Most online brokers only allow investors to trade options for individual stocks and exchange-traded funds. To trade options for gold, you would have to find a gold commodity ETF instead of the actual commodity price.
Futures are tradeable for basically any asset that trades on an exchange.
Some examples include:
- Stock indexes
The trade commissions can be lower for options than futures. Margin costs can also apply when making leveraged trades.
Options mainly trade during standard stock market hours. That’s from 9:30 am to 4:00 pm Eastern for the US exchanges, Monday through Friday.
Select brokerages may also offer pre-market trading from 4:00 am to 9:30 am and after-hours from 4:00 pm to 8:00 pm. These hours were once only available to institutional investors like hedge funds.
Futures usually trade from 6:00 pm Sunday evening to 5:00 pm Eastern on Friday evening. There may be a short daily break but futures essentially trade “24/5” and take the weekends off.
Investment gains for options and futures in non-retirement brokerage accounts are taxable.
Gains from options are taxed as 100% ordinary income as they are a short-term gain. This tax treatment is similar to the wages earned from your day job or a side hustle.
Futures are taxed more favorably at 60% long-term capital gains and 40% short-term ordinary income.
This section takes an in-depth look at options and how they work.
Most investors may choose to invest in options instead of futures. They can be less risky and brokers are more likely to offer options than futures.
How Options Work
Here is a basic example of how options work.
Before we get into some examples, it’s important to know the different parts of an option:
- Option price: The price per options contract
- Expiration date: The date when the options contract expires
- Strike price: The minimum share price to exercise shares and make money
Most brokers require investors to trade at least 100 options contracts at a time. For example, if a single contract costs $0.50, the investment fees costs $50 to make a trade. It’s possible to lose the entire $50 if the contract expires before the trade becomes profitable.
One essential factor to pay attention to is “time decay.” Even profitable options trades may not earn as much money by closing the trade closer to the expiration date.
For example, you might buy a call option that makes money if the share price rises above a certain level. If the stock has a sharp daily price increase several days or weeks before the expiry date, closing the trade now means you make more money than if the stock is trading for the same price when the contract expires.
Futures contracts don’t experience time decay and you can earn the same amount of profit by closing futures trades at any point before the contract closes.
In the Money or Out of the Money?
There are three other terms that options traders must become familiar with:
- In the money: The share price is trading above the strike price
- At the money The share price is trading near the strike price
- Out of the money: The share price is trading below the strike price
Options must be “in the money” to be profitable. But investors must factor the contract fees and trade commissions as this premium erodes the total profit.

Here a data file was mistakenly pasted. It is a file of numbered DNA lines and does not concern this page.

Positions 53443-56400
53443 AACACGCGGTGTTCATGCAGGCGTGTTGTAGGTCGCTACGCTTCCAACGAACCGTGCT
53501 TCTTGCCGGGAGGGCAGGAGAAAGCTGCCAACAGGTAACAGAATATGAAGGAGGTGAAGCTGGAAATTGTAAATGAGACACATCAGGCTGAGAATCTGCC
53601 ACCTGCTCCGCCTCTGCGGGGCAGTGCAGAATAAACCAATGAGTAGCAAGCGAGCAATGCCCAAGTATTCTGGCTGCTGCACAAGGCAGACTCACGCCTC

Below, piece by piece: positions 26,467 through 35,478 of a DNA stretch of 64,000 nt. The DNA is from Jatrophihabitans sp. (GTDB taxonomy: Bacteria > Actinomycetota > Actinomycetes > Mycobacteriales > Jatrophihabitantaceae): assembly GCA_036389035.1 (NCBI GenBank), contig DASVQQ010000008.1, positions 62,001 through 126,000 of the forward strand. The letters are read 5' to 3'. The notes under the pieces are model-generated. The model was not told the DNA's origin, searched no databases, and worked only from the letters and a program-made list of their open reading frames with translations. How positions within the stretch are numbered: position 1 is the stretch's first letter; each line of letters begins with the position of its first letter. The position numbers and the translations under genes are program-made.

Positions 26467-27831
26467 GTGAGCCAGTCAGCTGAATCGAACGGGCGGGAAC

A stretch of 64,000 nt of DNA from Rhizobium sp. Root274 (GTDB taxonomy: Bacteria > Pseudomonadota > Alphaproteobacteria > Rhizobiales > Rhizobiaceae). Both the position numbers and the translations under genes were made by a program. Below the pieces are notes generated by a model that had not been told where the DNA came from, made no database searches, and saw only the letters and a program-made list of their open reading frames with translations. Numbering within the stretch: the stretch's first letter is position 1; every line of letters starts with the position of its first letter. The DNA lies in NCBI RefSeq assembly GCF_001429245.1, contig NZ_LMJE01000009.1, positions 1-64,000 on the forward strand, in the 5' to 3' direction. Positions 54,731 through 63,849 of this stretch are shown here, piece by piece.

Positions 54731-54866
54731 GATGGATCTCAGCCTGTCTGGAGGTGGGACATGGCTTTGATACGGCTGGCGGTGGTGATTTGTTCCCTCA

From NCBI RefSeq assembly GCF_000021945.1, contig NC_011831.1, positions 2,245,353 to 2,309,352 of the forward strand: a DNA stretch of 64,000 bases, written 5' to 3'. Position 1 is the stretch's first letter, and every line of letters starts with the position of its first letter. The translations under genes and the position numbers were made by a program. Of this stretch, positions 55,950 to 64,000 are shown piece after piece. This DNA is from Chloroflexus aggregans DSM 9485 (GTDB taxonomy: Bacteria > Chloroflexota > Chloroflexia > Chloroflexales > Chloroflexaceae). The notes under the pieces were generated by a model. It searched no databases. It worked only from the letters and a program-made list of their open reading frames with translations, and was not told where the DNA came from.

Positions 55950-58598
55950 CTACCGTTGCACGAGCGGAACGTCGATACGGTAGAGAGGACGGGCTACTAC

Trades that are “at the money” or “out of the money” when the option expires will be worthless and lose the investment amount.
Types of Options
There two primary types of options that investors can buy or sell. One doesn’t involve margin trading and the other does.
A call option makes money when the share price increases above a certain price. Choose this option if you’re bullish and think the stock price will increase.
For example, a call option with a $50 strike price must have a share price trading above $50 to close for a profit.
A put option makes money when the share price trades below the strike price. Choose this option if you’re bearish.
In this instance, a $50 strike price means the share price must be below $50 to profit.
Buy or Sell Options
In addition to deciding whether to trade call or put options, they must also decide whether to buy or sell.
Buying options can be less risky as it doesn’t require leverage. Your only investment premium is the upfront cost to buy the call or put contracts.
Selling options (also known as “writing” options) requires a margin account. United States law requires investors to have a minimum $2,000 margin account balance to make leveraged trades.
In addition to any upfront premium, brokerages charge margin interest. For out-of-the-money options, you may have to pay a difference to close the trade too.
Closing Options Contracts
Most contracts expire at the end of regular market hours on the contract expiration day. The brokerage will distribute any profits.
But, an investor may decide to close their position early if they are in the money and stand to earn a profit and don’t want to see their fortunes reverse at the last minute.
It’s possible to exercise options contracts early to take profits or minimize losses.
Are Stocks or Options Better?
Options are riskier than holding individual stocks and many contracts expire worthless because of the short-term investment period. Risk-averse inverse and long-term investors may be better off avoiding options.
One advantage of trading options is having to invest less money to get higher investment returns than buying whole shares of stock when you’re highly bullish (or bearish) on prices.